If baby simply will not take a new food that you are offering, do not force it on him. This could cause him to permanently dislike the food and probably make him mad with you, too. Instead, do not offer it for a few days and try again later. Eventually it may be accepted.
Number One Rule of Baby Safety: NEVER underestimate the rapid rate of a baby's physical development. A baby who has never rolled all the way over may decide to do so the first time you leave him unattended. Make sure your baby's "firsts" are safe.
Prevention is much better than trying to cure sickness and injury. Do not prop baby bottles in your baby's mouth when he is napping. He can become very attached to the bottle, using it to comfort himself (making the change to solid foods later on more difficult). His dental health may suffer as well, either from misshapen front teeth or from cavities if the bottle contains sugary liquid.
Unfortunately, all babies get sick occasionally. Here are some helpful hints when baby is sick:
- Keep his room quiet and darkened (he'll likely rest better)
- Talk or sing to him softly and rock him gently. This should have a soothing effect
- If he has a fever or diarrhea, make sure he gets plenty to drink
- Never give a baby medicine without your doctor's advice
Your baby is becoming more active now. Clothing should let baby move easily while remaining fastened. One-piece playsuits are convenient for you and baby. When selecting clothes, keep in mind your baby's activities. If baby is crawling, avoid dresses that get caught under moving knees. Also, avoid stiff clothes that limit flexibility. As your baby starts to stand, leave feet bare if socks make him slip on a smooth floor.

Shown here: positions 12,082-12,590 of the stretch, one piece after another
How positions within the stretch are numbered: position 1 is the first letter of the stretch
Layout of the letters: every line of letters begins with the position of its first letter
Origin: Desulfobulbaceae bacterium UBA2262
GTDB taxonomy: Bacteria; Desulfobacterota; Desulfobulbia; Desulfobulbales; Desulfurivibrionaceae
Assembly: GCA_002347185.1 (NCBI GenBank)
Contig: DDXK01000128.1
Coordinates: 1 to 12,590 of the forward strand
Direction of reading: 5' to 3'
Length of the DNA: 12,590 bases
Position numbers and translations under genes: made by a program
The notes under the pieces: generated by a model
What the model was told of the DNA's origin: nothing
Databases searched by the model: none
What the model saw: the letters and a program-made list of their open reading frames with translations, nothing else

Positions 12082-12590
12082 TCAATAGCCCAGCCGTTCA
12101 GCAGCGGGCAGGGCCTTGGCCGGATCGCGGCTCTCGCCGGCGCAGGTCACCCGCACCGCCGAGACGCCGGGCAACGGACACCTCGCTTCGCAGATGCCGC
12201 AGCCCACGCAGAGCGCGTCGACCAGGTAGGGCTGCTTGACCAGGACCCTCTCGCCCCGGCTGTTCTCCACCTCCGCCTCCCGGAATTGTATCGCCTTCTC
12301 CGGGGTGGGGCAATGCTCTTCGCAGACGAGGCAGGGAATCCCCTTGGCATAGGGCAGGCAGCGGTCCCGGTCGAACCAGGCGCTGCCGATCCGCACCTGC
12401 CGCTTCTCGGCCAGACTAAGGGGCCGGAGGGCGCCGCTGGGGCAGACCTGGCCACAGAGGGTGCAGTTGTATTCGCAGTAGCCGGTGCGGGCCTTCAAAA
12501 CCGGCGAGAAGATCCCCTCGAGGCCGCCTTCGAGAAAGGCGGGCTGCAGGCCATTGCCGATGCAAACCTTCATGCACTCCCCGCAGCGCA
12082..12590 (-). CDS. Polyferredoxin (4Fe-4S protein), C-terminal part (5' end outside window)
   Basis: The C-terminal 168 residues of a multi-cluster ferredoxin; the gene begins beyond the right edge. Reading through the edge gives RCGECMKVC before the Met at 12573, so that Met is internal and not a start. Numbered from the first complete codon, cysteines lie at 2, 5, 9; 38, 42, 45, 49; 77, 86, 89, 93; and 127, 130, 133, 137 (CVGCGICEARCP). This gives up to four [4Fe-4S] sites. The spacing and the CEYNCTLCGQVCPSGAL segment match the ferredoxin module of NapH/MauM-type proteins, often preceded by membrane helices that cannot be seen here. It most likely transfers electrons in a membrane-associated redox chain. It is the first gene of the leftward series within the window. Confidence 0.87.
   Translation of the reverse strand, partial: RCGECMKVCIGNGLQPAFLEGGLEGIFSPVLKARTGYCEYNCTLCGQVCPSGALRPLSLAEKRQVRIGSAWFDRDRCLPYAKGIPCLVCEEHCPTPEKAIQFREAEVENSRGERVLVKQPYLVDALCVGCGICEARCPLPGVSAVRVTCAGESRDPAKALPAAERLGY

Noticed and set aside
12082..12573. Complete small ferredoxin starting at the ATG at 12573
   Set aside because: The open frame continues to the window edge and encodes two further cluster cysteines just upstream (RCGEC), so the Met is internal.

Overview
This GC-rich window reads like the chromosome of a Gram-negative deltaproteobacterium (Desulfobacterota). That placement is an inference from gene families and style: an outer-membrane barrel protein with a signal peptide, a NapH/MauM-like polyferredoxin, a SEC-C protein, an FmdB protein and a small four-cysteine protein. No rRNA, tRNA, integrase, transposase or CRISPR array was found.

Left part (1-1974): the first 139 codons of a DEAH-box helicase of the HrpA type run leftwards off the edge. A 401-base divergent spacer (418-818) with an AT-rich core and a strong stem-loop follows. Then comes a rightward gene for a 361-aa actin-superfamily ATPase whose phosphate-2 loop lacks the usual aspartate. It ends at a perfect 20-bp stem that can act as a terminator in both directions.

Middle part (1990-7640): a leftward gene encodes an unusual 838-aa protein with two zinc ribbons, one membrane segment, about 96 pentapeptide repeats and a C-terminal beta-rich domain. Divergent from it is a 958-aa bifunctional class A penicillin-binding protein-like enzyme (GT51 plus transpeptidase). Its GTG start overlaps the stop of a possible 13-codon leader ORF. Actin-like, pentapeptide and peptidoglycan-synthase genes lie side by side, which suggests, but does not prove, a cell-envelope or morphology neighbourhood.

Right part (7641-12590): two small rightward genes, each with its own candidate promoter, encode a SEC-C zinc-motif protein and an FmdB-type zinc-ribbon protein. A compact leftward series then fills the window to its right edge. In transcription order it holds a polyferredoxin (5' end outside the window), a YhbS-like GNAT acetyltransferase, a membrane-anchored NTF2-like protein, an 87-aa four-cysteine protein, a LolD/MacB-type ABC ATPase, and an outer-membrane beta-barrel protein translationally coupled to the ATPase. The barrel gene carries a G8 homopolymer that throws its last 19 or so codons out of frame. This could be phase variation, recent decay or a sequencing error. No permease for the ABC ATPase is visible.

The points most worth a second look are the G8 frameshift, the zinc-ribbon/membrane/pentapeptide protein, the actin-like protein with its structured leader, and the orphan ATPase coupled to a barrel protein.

Traveling with Baby
Whether you are planning a short trip to the store or an all-day trip to Grandma's, traveling with a baby means remembering to bring a car full of needed items. Make yourself a checklist and keep it on the refrigerator to check each time you go out. Or keep a bag packed with baby care basics hanging near the door.
Ready-to-feed formula, powdered foods, tissues, moistened wipes and disposable diapers make travel much easier. If you don't use these items regularly, you might try them just for your trip. If you are carrying refrigerated foods, keep them well insulated with an ice pack.
Also, be sure to bring toys for your baby. You can make or buy an assortment of toys that attach to your baby's car seat. These toys should be soft so they don't become dangerous if the car comes to a quick stop. A cassette tape of children's songs may help entertain your baby.
More and more babies are traveling in airplanes. Just as in the car, babies are safest buckled into their car seat on the plane. Babies can get irritable with the air pressure changes when flying. Nursing or sucking a bottle or pacifier may help alleviate some of the pressure he may feel in his ears.
Even though babies are adaptable, you might want to follow your at-home routine as much as possible. A trip provides enough new experiences without changing sleeping and eating schedules, too.
Mom & Dad
We have spent so much time talking about baby's growth that we haven't mentioned yours. You are developing into a loving and responsible parent. Your knowledge has increased, and you are probably more secure with your parenting skills. But how are you feeling as a couple? It is sometimes difficult to find time for each other, and this can produce tension and hurt feelings. Even during this first, very important year of baby's life, make time to be together and talk with your partner. You are the reason the baby is a part of your life!
Copyright © Don Bower. Permission to republish granted to Pregnancy.org, LLC.